Gov't sets rules for telcos to share cell towers

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Metro Manila (CNN Philippines, June 10) – The Department of Information and Communications Technology has issued guidelines for its long-delayed plan for telecommunications companies to use common cell towers to provide wider and better mobile network services in the country.

"There is a need to deepen wireless network capacity through such activities as increasing the number of cell sites and other ICT infrastructure in the different regions of the Philippines," according to Department Circular 008 signed by Secretary Greg Honasan which were published this week.

DICT cited the need to keep up with a growing number of mobile internet users, as well as the surging demand in mobile data subscriptions.

Under the rules, companies need to secure a certificate of registration before setting up a cell tower. All towers built, renovated, or upgraded after the approval of the rules "shall provide ample access slots for all MNOs (mobile network operators)."

All private sector antennas, transmitters, receivers, and other components of cell towers shall be open for shared use, except those identified by the regulator as exceptions.

Independent tower companies are authorized to build these cell sites, provided that they are registered with the DICT and have "relevant construction experience" and financial capacity to build these telecommunications structures.

Former Undersecretary Eliseo Rio, Jr. and then-Presidential Adviser on Economic Affairs Ramon "RJ" Jacinto earlier clashed on how to implement common tower rules, with Jacinto earlier insisting that only two contractors will be authorized to build cell towers in the Philippines. Jacinto replaced Rio in the DICT last May.

The agency said there are currently 24 companies registered with the agency.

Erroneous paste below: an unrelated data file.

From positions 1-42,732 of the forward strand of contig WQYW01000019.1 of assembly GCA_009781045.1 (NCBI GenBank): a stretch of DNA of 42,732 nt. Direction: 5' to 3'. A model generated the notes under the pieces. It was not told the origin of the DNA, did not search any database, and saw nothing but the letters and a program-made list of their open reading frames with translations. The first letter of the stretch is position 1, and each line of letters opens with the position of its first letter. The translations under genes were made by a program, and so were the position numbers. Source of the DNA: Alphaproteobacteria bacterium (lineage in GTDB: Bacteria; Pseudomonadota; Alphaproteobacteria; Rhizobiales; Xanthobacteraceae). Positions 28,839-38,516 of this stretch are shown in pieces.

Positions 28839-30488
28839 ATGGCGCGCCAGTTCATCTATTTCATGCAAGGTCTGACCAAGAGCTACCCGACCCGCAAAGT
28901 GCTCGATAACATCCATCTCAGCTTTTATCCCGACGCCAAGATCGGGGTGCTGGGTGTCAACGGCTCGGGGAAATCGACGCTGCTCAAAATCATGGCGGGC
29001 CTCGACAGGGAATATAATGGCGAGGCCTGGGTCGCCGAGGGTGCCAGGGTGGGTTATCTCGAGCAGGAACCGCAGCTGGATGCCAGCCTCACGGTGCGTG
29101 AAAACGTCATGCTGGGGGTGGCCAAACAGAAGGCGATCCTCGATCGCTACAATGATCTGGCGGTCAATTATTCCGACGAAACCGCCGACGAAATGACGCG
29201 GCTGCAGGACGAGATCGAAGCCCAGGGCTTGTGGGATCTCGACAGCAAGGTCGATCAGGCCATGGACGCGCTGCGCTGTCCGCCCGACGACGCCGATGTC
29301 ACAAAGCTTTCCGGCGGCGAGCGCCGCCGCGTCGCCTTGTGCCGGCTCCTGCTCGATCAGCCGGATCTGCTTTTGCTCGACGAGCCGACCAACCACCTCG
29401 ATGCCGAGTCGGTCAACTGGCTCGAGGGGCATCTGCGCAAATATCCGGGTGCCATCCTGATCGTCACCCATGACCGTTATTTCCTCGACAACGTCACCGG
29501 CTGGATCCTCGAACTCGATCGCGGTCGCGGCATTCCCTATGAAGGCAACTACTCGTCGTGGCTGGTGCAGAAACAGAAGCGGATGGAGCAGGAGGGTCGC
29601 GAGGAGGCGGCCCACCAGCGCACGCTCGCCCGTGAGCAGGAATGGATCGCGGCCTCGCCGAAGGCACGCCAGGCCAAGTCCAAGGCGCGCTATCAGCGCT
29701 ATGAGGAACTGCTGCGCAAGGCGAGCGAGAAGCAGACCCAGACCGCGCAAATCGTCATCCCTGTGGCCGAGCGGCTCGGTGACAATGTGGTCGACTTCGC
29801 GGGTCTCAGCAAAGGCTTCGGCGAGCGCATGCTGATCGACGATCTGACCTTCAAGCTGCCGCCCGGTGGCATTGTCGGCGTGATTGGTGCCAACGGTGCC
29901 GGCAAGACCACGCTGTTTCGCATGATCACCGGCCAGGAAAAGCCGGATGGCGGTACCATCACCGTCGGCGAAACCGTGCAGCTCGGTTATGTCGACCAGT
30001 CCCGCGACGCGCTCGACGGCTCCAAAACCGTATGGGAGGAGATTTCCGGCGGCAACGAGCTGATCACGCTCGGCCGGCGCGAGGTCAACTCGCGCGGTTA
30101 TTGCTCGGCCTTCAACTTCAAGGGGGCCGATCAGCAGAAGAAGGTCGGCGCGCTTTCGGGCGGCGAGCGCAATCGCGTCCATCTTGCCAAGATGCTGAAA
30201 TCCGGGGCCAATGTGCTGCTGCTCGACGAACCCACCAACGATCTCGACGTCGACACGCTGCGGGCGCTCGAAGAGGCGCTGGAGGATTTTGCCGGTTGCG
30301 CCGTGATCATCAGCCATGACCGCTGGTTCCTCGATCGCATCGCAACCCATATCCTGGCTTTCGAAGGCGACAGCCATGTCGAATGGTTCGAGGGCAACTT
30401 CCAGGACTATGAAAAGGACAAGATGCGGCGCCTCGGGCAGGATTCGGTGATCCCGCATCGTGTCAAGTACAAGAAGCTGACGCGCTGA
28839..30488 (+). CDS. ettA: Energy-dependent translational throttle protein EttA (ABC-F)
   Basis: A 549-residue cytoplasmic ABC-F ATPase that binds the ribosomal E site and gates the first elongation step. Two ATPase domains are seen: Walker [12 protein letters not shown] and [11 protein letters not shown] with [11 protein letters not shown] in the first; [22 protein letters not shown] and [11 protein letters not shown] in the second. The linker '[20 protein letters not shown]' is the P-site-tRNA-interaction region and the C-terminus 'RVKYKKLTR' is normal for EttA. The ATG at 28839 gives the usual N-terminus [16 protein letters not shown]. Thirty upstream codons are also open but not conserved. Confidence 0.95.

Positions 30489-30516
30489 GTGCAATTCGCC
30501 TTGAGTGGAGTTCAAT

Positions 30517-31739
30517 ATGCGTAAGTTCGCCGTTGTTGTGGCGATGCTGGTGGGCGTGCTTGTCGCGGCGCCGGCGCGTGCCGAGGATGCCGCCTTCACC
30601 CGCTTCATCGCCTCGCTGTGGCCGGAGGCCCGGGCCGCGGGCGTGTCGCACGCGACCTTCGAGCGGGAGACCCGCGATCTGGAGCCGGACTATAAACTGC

Meanwhile, existing towers may continue to operate. Subsequent guidelines will be issued regarding their usage.

Telco firms or MNOs like Smart and Globe must now draft their own agreements to share the use of these cell towers, also known as passive telecommunications tower infrastructure or PTTIs.

Common cell towers are deemed as "critical components" for connectivity, with the DICT also authorized to tap the shared towers for its free public wi-fi project.

On Tuesday, the World Bank underlined the need for cheap and reliable broadband and mobile data connections in the country, with e-commerce, online learning, and work-from-home arrangements seen dominating life under the "new normal."

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All deals to use a common cell tower must charge reasonable and competitive fees as monitored by DICT, should be non-exclusive, and must commit to provide network services at par with global standards.

DICT has been identifying locations for its plan to set up 50,000 cell sites in the next seven years, with the move expected to lead to better service at lower cost for mobile services.

Smart Telecommunications spokesperson Ramon Isberto said during the government's Laging Handa briefing on Wednesday that they welcome the guidelines which also allow network operators to set up their own towers for expansion.